The Faubourg Marigny Improvement Association is seeking to block a provision in the city’s new zoning law that would allow taller residential buildings along the riverfront in that neighborhood.
In a lawsuit filed Thursday in Civil District Court, the association said the provision would cause “severe changes” to the Marigny neighborhood and should be declared null and void because it did not go through a hearing process with the City Planning Commission.
The lawsuit, which seeks a declaratory judgment and permanent injunction, names the city of New Orleans, the City Council and the City Planning Commission as defendants. It was assigned to Judge Kern Reese.
The suit takes issue with an amendment to the city’s recently adopted comprehensive zoning ordinance, which was unanimously approved by the City Council this month after seven hours of discussion and about three dozen last-minute amendments.
The specific change at issue, requested by Mayor Mitch Landrieu, modified one of the most contentious features of the new ordinance: the creation of an “overlay district” along the riverfront.
The district was opposed by some residents of Bywater, Marigny and the French Quarter because it would allow structures to qualify for a 25-foot “height bonus” — bringing a residential building’s maximum height to 75 feet — if the building’s design incorporates elements such as open space, public plazas and open-air cafes with visual access to the river, or if the developer agrees to pay for at least half the cost — not less than $250,000 — of a new bridge over the floodwall, a railroad crossing or other capital improvement that “significantly increases” public access to the riverfront.
As approved by the council, the overlay district also includes part of the Algiers Point riverfront, but an Uptown section between the Pontchartrain Expressway and Jackson Avenue was removed.
Marigny residents had succeeded in carving their neighborhood out of the district in the final draft of the proposed CZO, meaning residential buildings along the riverfront in that neighborhood would not have been eligible for the height bonus, but the Landrieu-backed amendment put the neighborhood back in.
The amendment also increased, from 5 percent to 10 percent, the percentage of affordable housing units required for new residential buildings in the district that would receive the height bonus.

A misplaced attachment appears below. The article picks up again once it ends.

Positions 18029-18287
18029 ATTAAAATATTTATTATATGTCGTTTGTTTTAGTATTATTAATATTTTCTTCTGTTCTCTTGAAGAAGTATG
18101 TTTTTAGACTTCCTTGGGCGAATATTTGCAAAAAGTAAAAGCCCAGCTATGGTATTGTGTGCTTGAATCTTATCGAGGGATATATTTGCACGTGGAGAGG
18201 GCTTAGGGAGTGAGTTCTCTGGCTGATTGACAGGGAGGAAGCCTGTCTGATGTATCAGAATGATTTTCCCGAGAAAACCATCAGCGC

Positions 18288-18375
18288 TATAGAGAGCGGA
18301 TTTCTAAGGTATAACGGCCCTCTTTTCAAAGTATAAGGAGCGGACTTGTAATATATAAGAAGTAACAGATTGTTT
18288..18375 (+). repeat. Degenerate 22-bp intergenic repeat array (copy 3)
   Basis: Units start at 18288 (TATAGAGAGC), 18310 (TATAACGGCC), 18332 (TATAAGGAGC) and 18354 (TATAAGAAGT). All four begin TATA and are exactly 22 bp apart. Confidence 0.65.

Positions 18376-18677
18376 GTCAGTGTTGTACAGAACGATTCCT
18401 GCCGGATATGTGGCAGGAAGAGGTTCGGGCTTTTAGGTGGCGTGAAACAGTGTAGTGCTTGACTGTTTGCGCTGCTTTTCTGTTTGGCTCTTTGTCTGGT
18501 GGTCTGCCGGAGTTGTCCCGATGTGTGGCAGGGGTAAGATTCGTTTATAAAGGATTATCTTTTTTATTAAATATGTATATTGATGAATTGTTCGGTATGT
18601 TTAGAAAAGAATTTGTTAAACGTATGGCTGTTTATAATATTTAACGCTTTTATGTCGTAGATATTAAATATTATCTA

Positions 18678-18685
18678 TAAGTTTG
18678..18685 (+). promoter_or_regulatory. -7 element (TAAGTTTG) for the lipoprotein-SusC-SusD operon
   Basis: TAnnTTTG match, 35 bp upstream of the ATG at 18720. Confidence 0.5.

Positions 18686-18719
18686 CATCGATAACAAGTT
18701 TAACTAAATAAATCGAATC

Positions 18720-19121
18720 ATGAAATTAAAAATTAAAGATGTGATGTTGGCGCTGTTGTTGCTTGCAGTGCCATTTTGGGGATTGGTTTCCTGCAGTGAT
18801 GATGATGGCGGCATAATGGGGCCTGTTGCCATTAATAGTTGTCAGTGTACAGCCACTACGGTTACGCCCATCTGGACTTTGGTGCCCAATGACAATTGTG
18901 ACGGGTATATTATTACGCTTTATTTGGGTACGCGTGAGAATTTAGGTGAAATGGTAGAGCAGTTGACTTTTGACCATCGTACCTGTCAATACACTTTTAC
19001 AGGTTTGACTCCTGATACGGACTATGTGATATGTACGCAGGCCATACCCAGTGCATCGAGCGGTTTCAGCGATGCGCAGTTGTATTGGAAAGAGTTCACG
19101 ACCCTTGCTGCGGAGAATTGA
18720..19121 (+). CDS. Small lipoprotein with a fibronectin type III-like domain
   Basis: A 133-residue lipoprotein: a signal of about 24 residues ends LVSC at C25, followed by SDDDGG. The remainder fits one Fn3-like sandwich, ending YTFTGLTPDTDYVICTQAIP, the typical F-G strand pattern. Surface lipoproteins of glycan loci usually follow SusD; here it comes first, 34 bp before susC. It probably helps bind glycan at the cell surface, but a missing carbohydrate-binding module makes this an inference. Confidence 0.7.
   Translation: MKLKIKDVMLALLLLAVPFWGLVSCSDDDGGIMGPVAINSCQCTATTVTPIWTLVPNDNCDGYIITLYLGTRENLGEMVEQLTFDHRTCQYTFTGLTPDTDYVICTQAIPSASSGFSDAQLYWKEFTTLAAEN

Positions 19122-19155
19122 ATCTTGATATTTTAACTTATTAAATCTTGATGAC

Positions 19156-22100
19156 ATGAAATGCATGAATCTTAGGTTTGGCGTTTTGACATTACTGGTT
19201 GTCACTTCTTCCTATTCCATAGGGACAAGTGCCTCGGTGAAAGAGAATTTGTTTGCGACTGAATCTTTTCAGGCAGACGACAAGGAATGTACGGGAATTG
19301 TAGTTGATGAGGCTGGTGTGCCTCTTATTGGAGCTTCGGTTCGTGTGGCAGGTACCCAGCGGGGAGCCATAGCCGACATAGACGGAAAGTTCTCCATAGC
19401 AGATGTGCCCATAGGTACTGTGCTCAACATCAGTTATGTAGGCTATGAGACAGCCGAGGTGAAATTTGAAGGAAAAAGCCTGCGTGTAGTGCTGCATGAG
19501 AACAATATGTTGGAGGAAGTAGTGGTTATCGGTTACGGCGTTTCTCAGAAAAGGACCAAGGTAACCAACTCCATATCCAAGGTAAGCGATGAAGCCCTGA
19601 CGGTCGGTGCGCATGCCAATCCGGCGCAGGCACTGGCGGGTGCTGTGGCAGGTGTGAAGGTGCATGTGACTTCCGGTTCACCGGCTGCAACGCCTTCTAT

The City Council unanimously approved the amendment.
The lawsuit contends that under the City Charter, the amendment should first have gone to the City Planning Commission for a recommendation and public comment before being folded into the zoning document, which has been in preparation for several years. Because it did not go through that process, the amendment should be declared null and void, the lawsuit says.
A spokesman for Landrieu said the proposed change was filed and posted to the City Council’s website in April. It was part of a much broader amendment that included changes to a wide variety of sections in the CZO. The part of the overall amendment dealing specifically with the overlay district was separated for the final vote “to allow the council to consider the issue separately from the other non-controversial amendments,” Landrieu spokesman Brad Howard said.
The lawsuit also says the amendment violates the city’s master plan because it “gives developers — as a matter of right — the ability to exceed existing height and density requirements, including in the Faubourg Marigny.”
The new CZO is intended to give legal force to the guidelines and principles set forth in the city’s master plan for long-term development. It governs development on all property in New Orleans and includes lists of permitted land uses for each zoning classification, as well as height limits, building sizes, setback requirements, urban design standards, operational rules and other regulations.
Landrieu has yet to sign the ordinance into law. Howard said the mayor hasn’t received the final document yet because the City Planning Commission staff and the City Council’s clerk’s office still are incorporating into it all of the amendments passed by the council.